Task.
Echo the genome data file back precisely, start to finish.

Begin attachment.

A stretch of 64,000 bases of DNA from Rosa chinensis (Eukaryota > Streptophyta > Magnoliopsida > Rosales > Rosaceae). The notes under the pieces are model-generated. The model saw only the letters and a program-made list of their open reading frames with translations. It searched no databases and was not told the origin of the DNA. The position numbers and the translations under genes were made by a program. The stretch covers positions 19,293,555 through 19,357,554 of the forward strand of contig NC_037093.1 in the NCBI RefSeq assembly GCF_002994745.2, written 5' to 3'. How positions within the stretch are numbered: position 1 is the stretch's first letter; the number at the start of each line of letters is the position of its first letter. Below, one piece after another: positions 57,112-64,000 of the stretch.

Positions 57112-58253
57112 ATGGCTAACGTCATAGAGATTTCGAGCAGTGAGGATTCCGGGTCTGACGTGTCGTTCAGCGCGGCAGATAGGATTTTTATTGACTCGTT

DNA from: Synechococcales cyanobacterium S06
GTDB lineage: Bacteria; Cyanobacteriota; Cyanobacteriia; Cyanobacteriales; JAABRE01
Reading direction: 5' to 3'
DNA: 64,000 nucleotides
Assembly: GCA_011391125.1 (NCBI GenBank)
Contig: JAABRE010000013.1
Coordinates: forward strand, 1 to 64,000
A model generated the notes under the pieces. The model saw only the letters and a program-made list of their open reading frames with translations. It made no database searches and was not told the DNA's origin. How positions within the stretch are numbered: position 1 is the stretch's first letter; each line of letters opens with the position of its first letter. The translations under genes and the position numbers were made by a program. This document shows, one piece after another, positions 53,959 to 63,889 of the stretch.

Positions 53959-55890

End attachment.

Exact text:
A stretch of 64,000 bases of DNA from Rosa chinensis (Eukaryota > Streptophyta > Magnoliopsida > Rosales > Rosaceae). The notes under the pieces are model-generated. The model saw only the letters and a program-made list of their open reading frames with translations. It searched no databases and was not told the origin of the DNA. The position numbers and the translations under genes were made by a program. The stretch covers positions 19,293,555 through 19,357,554 of the forward strand of contig NC_037093.1 in the NCBI RefSeq assembly GCF_002994745.2, written 5' to 3'. How positions within the stretch are numbered: position 1 is the stretch's first letter; the number at the start of each line of letters is the position of its first letter. Below, one piece after another: positions 57,112-64,000 of the stretch.

Positions 57112-58253
57112 ATGGCTAACGTCATAGAGATTTCGAGCAGTGAGGATTCCGGGTCTGACGTGTCGTTCAGCGCGGCAGATAGGATTTTTATTGACTCGTT

DNA from: Synechococcales cyanobacterium S06
GTDB lineage: Bacteria; Cyanobacteriota; Cyanobacteriia; Cyanobacteriales; JAABRE01
Reading direction: 5' to 3'
DNA: 64,000 nucleotides
Assembly: GCA_011391125.1 (NCBI GenBank)
Contig: JAABRE010000013.1
Coordinates: forward strand, 1 to 64,000
A model generated the notes under the pieces. The model saw only the letters and a program-made list of their open reading frames with translations. It made no database searches and was not told the DNA's origin. How positions within the stretch are numbered: position 1 is the stretch's first letter; each line of letters opens with the position of its first letter. The translations under genes and the position numbers were made by a program. This document shows, one piece after another, positions 53,959 to 63,889 of the stretch.

Positions 53959-55890